ARRS 2022 Abstracts


E1729. More to TI-RADS Than Meets the Eye: Evaluation of Echogenic Foci for the First Year Radiology Resident
  1. Colin O'Connor; SUNY Downstate Health Sciences University
As a new trainee in the field of radiology, it may come as a surprise that the assessment process in many modalities is quite subjective. The subspecialty of ultrasound with its dependence on a sonographer’s skills is a belabored fact in medical education. The inter-user variability is not limited to the sonographers, however. How radiologists describe nodules, specifically internal echogenic foci, is an important step in TI-RADS scoring. Our ordering clinicians expect a consistent evaluation of the characteristics of thyroid nodules. This can make a seemingly straightforward scoring process present challenges, especially for the first year radiology resident.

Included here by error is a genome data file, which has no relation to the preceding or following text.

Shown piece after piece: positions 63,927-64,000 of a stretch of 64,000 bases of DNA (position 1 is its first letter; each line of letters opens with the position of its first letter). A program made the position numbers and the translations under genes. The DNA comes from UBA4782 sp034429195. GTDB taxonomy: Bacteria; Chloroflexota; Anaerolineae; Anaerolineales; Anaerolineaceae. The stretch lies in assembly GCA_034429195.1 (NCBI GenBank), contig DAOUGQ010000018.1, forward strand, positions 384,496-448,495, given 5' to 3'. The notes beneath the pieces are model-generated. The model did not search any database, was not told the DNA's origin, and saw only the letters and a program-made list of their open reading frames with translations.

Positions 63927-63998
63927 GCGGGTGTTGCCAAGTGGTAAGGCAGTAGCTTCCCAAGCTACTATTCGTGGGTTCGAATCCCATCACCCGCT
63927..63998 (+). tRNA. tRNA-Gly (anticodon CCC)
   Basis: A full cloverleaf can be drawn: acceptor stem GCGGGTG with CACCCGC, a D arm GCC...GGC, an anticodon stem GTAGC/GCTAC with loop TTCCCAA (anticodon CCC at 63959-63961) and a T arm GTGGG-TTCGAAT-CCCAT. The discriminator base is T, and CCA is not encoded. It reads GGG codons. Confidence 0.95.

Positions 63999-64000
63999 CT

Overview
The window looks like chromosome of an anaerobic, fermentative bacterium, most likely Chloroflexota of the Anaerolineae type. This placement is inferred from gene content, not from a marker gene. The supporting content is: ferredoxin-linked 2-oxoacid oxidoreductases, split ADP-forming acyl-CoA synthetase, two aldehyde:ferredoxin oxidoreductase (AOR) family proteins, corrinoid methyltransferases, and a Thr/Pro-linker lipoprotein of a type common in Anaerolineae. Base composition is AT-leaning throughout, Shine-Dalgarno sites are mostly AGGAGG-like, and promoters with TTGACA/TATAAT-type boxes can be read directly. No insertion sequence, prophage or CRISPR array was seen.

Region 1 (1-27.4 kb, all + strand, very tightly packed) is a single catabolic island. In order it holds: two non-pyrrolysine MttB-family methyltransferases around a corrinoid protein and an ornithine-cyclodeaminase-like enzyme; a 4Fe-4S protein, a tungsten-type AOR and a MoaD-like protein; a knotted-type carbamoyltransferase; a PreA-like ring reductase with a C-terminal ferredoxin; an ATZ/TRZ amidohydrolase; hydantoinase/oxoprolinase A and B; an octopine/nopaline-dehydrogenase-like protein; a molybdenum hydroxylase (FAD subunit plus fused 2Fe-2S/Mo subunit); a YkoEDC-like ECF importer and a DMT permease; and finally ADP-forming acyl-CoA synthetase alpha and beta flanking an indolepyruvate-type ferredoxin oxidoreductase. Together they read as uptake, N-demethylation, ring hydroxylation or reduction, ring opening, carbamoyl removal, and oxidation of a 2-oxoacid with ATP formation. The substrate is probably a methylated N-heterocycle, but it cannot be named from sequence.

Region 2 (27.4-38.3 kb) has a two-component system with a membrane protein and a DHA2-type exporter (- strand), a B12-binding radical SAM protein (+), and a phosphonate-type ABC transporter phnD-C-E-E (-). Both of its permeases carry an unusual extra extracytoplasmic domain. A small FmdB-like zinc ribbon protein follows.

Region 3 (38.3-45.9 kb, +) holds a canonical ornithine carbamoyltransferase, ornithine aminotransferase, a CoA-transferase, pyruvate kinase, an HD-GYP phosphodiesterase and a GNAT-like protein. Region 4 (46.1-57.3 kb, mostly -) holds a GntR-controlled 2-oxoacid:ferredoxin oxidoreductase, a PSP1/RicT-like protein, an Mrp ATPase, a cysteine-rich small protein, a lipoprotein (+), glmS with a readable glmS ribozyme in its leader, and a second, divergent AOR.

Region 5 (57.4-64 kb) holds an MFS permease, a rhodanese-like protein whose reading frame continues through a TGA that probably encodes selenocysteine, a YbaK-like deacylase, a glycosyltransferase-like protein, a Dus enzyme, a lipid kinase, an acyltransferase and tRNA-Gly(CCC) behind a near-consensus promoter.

Educational Goals / Teaching Points
This exhibit aims to identify echogenic foci of the thyroid nodule; characterize echogenic foci, with special attention to what distinguishes benign, less benign, and concerning lesions; and provide a consistent score for the evaluation of echogenic foci using the TI-RADS system.

Key Anatomic/Physiologic Issues and Imaging Findings/Techniques
This exhibit includes ultrasound evaluation of precipitated colloid, psammomatous colloid, macrocalcifications, inspissated colloid, punctate calcifications, acoustic shadowing, comet-tail calcifications, dystrophic calcifications, and peripheral calcifications.

As a first year radiology resident, being aware of the multitude of echogenic foci is an important component of thyroid nodule assessment. The ability to accurately characterize these foci can be achieved with experience.